Nevertheless, by using the Tobit model, it was found out that four of five variables are statistically significant. Especially the size of a company, its profitability, and investment opportunities relate to the payment of dividends positively, while leverage is inversely associated with payment of dividends. Because of the positive relation between dividend payments and investment opportunities, the results are not consistent with the pecking order theory related to dividend policy. The reason of this difference could be found in the type of sector or the macroeconomic developments that affect most companies in any economy. As a result of such disturbances, opposite or unexplained relationships can be achieved and may distort the final results. However, the study shows that much of the existing theoretical literature on company dividend policy could be applied to the Polish market. Moreover, by analyzing the foreign dividend policy, it can be noticed that on the one hand, the empirical determinants of the propensity to pay dividends appear to be remarkably similar across countries; on the other hand, these empirical studies also identify a mixed impact of these determinants on the dividend policy. Thus, it was also noticed that these results of empirical research conducted on companies listed on WSE are consistent with some foreign dividend policies while also differing from some of them.

The evidence found in this research is supported by the evidence found in both developed markets and developing ones. Regarding to such determinants as profitability, size, and investment opportunity, the findings of this research are consistent with the results of a study conducted by Fama and French (2001), who have studied the dividend policy of NYSE, AMEX, and NASDAQ firms for the period of 1926 to 1999. They found that the dividend-paying companies are larger, more profitable, and have high investment opportunities than the non-dividend paying companies.

Also, the results of this study are, to certain a point, consistent with the results of Denis and Osobov (2008) research. They analyzed the dividend policies in six developed financial markets, namely the United States, Canada, United Kingdom, Germany, France, and Japan for the period of 1989–2002, and among others they found that the propensity to pay dividends is higher among larger, more profitable firms, while the relationship of dividends and growth opportunities is less robust.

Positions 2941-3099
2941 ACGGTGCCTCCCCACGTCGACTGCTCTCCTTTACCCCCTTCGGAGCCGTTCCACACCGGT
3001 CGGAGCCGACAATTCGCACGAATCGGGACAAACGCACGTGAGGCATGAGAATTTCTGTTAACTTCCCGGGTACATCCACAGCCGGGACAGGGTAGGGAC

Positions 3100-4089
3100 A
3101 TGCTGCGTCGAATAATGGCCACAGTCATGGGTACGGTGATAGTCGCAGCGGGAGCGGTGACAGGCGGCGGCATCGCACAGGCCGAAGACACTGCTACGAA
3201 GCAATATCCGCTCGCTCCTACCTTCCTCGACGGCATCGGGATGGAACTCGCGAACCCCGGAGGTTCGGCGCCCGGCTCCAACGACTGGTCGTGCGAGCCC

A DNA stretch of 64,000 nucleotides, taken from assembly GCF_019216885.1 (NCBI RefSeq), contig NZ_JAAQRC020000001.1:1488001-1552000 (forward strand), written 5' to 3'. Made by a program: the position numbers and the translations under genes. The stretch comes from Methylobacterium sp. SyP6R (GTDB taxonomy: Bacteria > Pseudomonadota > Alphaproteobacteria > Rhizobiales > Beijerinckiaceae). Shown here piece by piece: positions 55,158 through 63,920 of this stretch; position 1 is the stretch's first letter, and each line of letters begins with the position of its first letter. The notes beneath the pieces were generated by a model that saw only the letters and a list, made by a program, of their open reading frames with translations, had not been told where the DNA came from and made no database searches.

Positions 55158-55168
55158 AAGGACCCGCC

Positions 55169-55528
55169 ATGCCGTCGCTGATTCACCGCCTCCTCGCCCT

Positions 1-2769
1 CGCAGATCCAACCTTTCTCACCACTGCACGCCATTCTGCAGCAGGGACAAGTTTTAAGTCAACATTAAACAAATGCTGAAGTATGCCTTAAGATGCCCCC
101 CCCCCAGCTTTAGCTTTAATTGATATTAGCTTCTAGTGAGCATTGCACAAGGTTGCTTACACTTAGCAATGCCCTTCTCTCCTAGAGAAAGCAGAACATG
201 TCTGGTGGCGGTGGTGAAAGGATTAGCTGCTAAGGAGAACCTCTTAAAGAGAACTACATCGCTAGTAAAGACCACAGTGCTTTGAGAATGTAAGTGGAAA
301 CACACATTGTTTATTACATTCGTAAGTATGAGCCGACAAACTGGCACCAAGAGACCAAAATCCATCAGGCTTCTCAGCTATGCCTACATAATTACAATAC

Bahreini and Adaoglu (2018) examined the dividend payout behaviors of travel and leisure companies in five Western European countries that are ranked among the world’s top 10 tourist destinations, namely France, Spain, Italy, Germany, and the United Kingdom. Among others, they also found that profitability and company size are positive drivers of dividend payments, and that the leverage ratio deters dividend payments. Additionally, the study provides international empirical evidence for the positive relationship between investment opportunities and dividend payments, which is regarded as a puzzle (Bahreini & Adaoglu 2018).

This pattern of behavior – that higher leverage reduces the likelihood of paying cash dividends – was also found by von Eije and Megginson (2008), who examined over 4 100 listed industrial companies for the period of 1989 to 2005 in the 15 nations that had been members of the European Union before May 2004.

Also, an investigation of 17 106 publicly listed firms from 33 countries between 1985 and 2006, conducted by Fatemi and Bildik (2012), unequivocally concludes among others that dividend payers in these countries have similar characteristics – in that they are more profitable, larger, less indebted. But they differ in the way that they are presented with smaller growth opportunities.

A study conducted by Patra, Poshakwale and Ow-Yong (2012) can be named as an example in cases of other European countries. This analysis was based on 63 nonfinancial companies listed on the Athen Stock Exchange (ASE) for the period from 1993 to 2007; it found that firm size, profitability, and liquidity affect the dividend payment decisions positively, whereas the investment opportunities and financial leverage have an inverse relationship with the dividend payment decisions of these companies. Also, this pattern of the opportunities of investment negatively influencing the distribution of dividends was found in the case of companies in Portugal (Almeida, Pereira & Tavares 2015). Also, the debt to equity ratio appeared to be an important factor with the negative impact on dividend payments in the case of Estonia (Sander, Kariler & Viikmaa 2014). However, a study conducted on the non-financial companies listed on the Bucharest Stock Exchange in Romania for a period of ten years (from 2007 to 2016) reveals that dividend policy is positively related to corporate profitability and liquidity and negatively associated with leverage, size, and growth (Cristea & Cristea 2017).

In the case of some other emerging markets located on other continents, the results of research regarding the determinants of dividend policies are similar in the case of some determinants. So, for example, in the case of companies listed on the Karachi Stock Exchange (KSE) in Pakistan, it was found that they have tendency to pay higher dividends when they are more profitable and larger as well as when having better growth opportunities (Bushra & Mirza 2015). Moreover, leverage is also negatively related to cash dividends (Afza & Mirza 2010). A negative relationship between the firm’s financial leverage and dividend payment was also found in the behavior of 38 Kuwait Stock Exchange-listed companies from different industries (Al-Sabah 2015).